Chinese authorities intensified their crackdown on labour activists and leftist students last month, arresting journalists sympathetic to the plight of workers and critical of the government. This followed the detention of students and workers, 44 of whom are still in custody, for their involvement in a struggle by Jasic Technology workers last year to form an independent trade union.
On March 20, Wei Zhili and Ke Chengbing were taken into custody. They are editors of New Generation, which reported on the conditions of the millions of internal migrant workers in China. Wei’s laptop and mobile phone were confiscated. Yang Zhengjun, the publication’s editor-in-chief, had been detained already on January 8.
Amnesty International reported that a police officer had told Wei’s father, who was present when the arrest was made, that his son would be sent to a detention centre for re-education. The officer accused Wei of “not having a proper job although graduating from a good school, and being ‘brainwashed’ to engage in anti-communist and counter-revolutionary activities that disturb the social order.”
Wei’s wife, Zheng Churan, an activist for women’s rights, told the Financial Times: “My husband just wants to help workers, he hasn’t done anything wrong but still he has been detained and lost his freedom, it’s devastating.” She said she was worried the police would use “abusive methods to force him to admit that he did something wrong.”
A Guangdong-based activist told Newsgram.com that the New Generation editors were likely detained for assisting migrant workers suffering pneumoconiosis, or black lung disease, who were seeking compensation. “Seven hundred pneumoconiosis sufferers from Hunan launched a complaint last November in Shenzhen,” the activist said.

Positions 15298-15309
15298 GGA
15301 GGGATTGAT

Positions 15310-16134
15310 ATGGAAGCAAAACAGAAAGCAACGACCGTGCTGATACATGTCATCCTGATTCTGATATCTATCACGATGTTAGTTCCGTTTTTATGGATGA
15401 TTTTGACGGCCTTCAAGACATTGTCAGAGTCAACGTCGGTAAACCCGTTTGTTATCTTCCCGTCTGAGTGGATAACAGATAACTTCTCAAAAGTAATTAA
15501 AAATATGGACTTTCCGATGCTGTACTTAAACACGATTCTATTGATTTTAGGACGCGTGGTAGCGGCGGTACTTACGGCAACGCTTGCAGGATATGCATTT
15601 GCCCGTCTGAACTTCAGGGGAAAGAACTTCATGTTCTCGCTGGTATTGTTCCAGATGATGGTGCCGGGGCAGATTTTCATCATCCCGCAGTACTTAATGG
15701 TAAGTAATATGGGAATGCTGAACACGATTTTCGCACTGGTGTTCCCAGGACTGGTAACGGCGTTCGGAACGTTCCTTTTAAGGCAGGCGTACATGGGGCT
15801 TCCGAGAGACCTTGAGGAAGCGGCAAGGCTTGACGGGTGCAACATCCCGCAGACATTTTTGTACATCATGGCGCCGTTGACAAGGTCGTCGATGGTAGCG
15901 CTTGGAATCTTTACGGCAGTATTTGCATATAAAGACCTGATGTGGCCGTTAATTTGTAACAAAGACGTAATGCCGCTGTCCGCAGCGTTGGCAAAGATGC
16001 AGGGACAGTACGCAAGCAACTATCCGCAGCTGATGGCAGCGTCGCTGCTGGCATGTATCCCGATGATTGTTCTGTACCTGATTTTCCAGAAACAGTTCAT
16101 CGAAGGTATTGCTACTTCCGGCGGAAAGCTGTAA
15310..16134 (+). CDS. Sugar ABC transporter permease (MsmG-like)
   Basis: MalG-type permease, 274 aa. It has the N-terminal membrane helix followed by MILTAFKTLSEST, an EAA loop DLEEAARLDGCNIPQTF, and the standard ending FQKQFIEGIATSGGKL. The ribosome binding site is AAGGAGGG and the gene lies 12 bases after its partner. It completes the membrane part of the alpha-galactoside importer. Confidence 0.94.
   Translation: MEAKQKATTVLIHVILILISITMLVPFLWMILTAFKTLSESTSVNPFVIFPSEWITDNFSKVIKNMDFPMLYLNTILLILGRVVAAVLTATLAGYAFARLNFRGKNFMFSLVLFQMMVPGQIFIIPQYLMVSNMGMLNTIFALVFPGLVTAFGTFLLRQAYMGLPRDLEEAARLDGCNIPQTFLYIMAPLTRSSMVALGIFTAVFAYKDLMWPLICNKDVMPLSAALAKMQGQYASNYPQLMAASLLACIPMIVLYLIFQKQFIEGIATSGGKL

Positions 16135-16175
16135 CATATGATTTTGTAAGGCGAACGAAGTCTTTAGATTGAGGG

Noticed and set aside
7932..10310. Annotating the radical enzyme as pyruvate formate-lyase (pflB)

“Their treatment hadn’t worked, and they had spent a lot of money on it. If each person was awarded 100,000 yuan ($US14,840) that would be 30 million yuan in total, so that’s why the Shenzhen authorities detained [the editors] in a hurry.”
Steven Butler, Asia program coordinator for the New York-based Committee to Protect Journalists (CPJ) said in a statement: “The arrest of Wei Zhili is just the latest example of how frightened China’s leadership is of journalists who expose the truth about labor conditions in China. Wei and his colleagues should be released and hailed as heroes who expose the truth about labor conditions in China.”
Authorities confirmed on March 26 that Wei was being held in detention at Guangzhou, the provincial capital. He has no access to legal support.
The China Labour Bulletin (CLB) reported that on March 27 the police barred a group of nearly 100 workers at the Sangzhi railway station who tried to travel to Shenzhen to stage a protest to express their solidarity with Wei.
Gu Fuxiang, 52, a father of two, who was diagnosed with pneumoconiosis in 2009, told CLB: “In 2017, I was stage 2 patient. Earlier this year I was found to have reached stage 3… I only have one lifetime, and even if I fear reprisals, I just simply cannot stop fighting for a fair deal.”
The Hong Kong Confederation of Trade Unions (HKCTU) organised a small protest outside Beijing’s liaison office on March 26 and marched through the city to demand the release of all Jasic workers and detained labour activists. On the same day, the Korean Confederation of Trade Unions (KCTU) picketed the Chinese embassy in Seoul to oppose the detentions.